Auburn nets another miracle in victory over No. 1 ‘Bama
AUBURN, Ala. — Move over, Cal, Stanford and the poor, unsuspecting member of the Cardinal marching band who got trampled in the end zone, circa 1982.
This was the single greatest ending to a college football game. Bar none.
On Saturday night, with the SEC West title on the line, along with a berth in next week’s conference championship, No. 4 Auburn pulled off a stunning 34-28 upset of top-ranked Alabama — highlighted by a pair of touchdowns in the final 32 seconds, including Chris Davis’s 100-yard scoring return off a missed field goal with no time left.
To call this game, that surreal ending a classic would frankly be an insult.
No, when rehashing the absurd events that led up to Davis’s game-winning run for glory — with the capacity crowd at Jordan-Hare Stadium erupting in earthquake-like fashion — there is simply no peer to a conclusion that simultaneously had everything and nothing to do with the national championship picture.
After all, Iron Bowl victories are held in high esteem for decades upon decades, regardless of records or future consequences.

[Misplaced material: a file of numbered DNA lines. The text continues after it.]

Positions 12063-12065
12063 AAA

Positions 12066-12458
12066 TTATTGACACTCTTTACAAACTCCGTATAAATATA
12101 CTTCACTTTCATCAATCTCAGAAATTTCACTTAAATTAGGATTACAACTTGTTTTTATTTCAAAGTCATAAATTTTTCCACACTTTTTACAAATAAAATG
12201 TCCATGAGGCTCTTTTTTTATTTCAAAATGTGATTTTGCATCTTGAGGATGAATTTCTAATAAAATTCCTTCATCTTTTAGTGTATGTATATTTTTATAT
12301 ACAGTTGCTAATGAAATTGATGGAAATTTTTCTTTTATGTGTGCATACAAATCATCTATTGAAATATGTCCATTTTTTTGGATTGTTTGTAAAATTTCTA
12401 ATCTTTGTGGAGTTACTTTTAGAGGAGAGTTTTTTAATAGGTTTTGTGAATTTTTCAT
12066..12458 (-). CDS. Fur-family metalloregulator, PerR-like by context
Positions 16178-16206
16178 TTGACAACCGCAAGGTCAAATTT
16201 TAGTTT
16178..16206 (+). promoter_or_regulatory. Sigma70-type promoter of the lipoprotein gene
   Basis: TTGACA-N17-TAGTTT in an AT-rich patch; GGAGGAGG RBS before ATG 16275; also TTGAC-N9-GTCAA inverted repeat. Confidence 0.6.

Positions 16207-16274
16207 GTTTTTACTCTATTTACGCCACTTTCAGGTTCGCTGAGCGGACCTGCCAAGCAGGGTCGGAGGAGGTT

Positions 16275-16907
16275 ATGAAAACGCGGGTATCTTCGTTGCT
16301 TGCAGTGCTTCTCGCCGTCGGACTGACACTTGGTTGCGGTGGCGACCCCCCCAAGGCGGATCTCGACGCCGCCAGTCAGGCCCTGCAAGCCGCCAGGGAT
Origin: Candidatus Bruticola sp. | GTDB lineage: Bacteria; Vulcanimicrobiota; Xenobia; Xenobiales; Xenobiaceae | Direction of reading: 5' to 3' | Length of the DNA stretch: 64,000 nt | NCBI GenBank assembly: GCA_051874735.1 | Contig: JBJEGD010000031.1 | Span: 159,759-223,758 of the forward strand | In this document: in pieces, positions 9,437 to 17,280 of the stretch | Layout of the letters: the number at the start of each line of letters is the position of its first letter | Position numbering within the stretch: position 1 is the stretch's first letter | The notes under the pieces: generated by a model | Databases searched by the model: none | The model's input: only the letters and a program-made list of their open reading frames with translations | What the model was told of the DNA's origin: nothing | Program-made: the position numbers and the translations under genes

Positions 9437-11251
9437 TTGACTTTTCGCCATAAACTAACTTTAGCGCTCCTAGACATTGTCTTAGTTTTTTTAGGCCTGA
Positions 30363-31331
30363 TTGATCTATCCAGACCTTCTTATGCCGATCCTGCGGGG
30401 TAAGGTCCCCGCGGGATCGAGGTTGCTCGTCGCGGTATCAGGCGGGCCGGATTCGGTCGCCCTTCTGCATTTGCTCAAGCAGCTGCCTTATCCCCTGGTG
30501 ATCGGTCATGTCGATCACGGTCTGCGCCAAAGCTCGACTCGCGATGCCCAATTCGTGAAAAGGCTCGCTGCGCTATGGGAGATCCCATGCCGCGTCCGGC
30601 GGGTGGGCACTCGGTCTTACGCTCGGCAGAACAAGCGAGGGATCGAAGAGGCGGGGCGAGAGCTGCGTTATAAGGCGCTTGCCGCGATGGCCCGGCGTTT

It’s a rare day when Nick Saban is the subject of universal second-guessing. But with the Tide leading by seven late in the fourth quarter (5:34 left), the head coach passed on a reasonable field goal opportunity, the worrisome result of placekicker Cade Foster missing two doable attempts earlier in the game.
Instead, Saban directed his offense to go for the jugular on 4th and 1, potentially icing a hard-fought game that was seemingly in Alabama’s grasp from the midpoint of the second quarter.
“We missed a couple (of earlier) field goals. We had fourth down and less than a yard,” reasoned Saban in the post-game media scrum. “I do not ever like to say I do not have confidence in our players, but we have been a very good short-yardage team all year. It just did not work out that way.”
Saban added: “So, myself and a lot of other people will probably say that we should have kicked a field goal there … (but) you cannot take for granted that we could have made it. That is the game.”
Auburn stopped Alabama’s run attempt and took command of the ball, only to go three-and-out and punt the ball back to the Tide, which opened their penultimate possession inside Tigers territory.